This may look like a slam against Republicans but I am >80% sure the Democrats also have done similar tactics
I was thinking of all the ways in the past that we have had rules to try to create consensus. Like the filibuster rule or lack thereof, and the whole Kavanaugh fight.
I saw a suggestion to reform the Supreme Count to mandate that a president gets to appoint to replace the judge who has been there the longest in the third year of his presidency (and presumably also other times to deal with deaths etc). The idea would be that the president’s party would be more likely to lose senate seats and there would have to be bipartisan support.
Unfortunately, that can lead to problems where the senate majority party just unilaterally stalls the nomination. Or even if the presidential party has 50-59 seats but the opposition party filibusters. Meanwhile, if the presidential party has 60+ votes (or 50+ after abolishing the filibuster) then they can put someone in without the consent of any opposition party members.
A similar idea (force or blockade) manifests in other areas as well. The standard model for independent redistricting is that you have N1 majority party people, N2 opposition party people, and (possibly zero) N3 independents (hopefully the sum of any two exceeds the third) and a plan must have majority approval plus one member of each group. But the problem is, one party could in theory agree to vote against all proposals that do not gerrymander their own party into a majority, and you get deadlock.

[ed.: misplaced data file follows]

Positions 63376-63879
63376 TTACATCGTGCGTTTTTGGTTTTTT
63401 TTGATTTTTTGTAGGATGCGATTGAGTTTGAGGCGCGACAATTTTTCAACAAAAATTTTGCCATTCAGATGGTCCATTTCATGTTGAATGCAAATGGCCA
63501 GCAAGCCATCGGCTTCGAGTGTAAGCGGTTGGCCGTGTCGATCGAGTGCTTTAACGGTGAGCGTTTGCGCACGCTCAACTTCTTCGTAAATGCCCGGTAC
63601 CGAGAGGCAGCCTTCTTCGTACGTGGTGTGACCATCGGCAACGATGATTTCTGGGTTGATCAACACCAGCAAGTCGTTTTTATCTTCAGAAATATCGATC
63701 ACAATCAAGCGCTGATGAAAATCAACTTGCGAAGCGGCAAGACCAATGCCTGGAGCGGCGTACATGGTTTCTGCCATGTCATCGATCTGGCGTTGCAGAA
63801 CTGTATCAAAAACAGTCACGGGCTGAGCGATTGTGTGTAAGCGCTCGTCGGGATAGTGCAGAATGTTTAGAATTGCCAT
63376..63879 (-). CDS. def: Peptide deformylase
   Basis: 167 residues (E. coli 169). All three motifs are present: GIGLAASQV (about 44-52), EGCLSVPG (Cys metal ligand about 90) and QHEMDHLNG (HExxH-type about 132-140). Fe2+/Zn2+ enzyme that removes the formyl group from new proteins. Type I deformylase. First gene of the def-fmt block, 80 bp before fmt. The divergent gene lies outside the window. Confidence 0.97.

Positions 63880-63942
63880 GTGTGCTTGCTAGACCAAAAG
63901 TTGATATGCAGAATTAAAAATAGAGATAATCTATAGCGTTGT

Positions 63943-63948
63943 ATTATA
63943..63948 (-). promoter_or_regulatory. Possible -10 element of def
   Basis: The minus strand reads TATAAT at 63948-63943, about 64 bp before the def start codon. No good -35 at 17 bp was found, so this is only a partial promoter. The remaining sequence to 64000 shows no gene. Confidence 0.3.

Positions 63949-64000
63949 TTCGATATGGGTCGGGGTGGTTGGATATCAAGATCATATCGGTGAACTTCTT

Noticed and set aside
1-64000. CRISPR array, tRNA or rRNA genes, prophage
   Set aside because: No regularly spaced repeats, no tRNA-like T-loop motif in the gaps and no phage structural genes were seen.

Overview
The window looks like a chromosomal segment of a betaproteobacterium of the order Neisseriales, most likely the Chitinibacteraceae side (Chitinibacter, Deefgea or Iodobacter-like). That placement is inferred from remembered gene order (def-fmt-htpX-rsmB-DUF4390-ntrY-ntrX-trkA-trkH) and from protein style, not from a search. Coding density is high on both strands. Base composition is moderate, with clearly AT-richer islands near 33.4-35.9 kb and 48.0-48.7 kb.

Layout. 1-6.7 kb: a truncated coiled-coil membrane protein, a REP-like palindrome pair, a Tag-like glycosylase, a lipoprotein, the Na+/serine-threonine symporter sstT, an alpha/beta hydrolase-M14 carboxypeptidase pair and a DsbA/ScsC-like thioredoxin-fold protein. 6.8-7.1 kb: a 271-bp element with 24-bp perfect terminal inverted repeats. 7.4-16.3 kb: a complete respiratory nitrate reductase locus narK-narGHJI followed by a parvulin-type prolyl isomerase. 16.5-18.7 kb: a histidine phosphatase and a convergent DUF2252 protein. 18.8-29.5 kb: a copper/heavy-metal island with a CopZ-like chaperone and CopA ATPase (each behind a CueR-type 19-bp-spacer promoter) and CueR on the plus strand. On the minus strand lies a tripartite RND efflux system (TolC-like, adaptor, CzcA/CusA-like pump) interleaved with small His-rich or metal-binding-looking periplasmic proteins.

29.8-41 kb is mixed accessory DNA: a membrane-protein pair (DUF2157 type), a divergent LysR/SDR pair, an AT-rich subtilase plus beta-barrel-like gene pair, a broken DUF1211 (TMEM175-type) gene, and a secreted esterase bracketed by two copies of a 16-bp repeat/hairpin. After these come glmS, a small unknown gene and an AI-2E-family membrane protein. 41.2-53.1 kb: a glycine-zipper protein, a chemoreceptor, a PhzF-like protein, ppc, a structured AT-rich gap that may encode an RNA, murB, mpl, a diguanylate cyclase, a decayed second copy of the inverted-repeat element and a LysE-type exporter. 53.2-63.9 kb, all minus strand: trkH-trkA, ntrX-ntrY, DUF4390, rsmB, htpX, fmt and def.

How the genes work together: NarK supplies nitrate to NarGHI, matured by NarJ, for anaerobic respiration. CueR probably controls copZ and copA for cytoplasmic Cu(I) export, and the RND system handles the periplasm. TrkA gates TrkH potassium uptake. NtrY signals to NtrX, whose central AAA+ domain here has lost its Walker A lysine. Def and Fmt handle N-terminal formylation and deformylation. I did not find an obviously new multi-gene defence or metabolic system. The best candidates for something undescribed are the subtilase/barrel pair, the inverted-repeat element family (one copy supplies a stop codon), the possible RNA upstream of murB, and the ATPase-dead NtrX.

This led me to summarize what I believe is the fundamental inescapable problem with any desicion making process that is two party dominated:
Theorem: If a group is divided into two parties and there is some rule (which may or may not depend on party affiliation) that decides if a given action happens or not based on the members’ votes, then either (1) one party can force the action without the consent of any member of the other party, or (2) one party can prevent the action without the consent of even one member of the other party.
Trying to solve one just throws you into the other. The only real answer I see to break two party domination with a voting method like Score or STAR voting but not IRV which in practice leads to 2PD.
I guess I could write a formal mathematical statement when I have more time.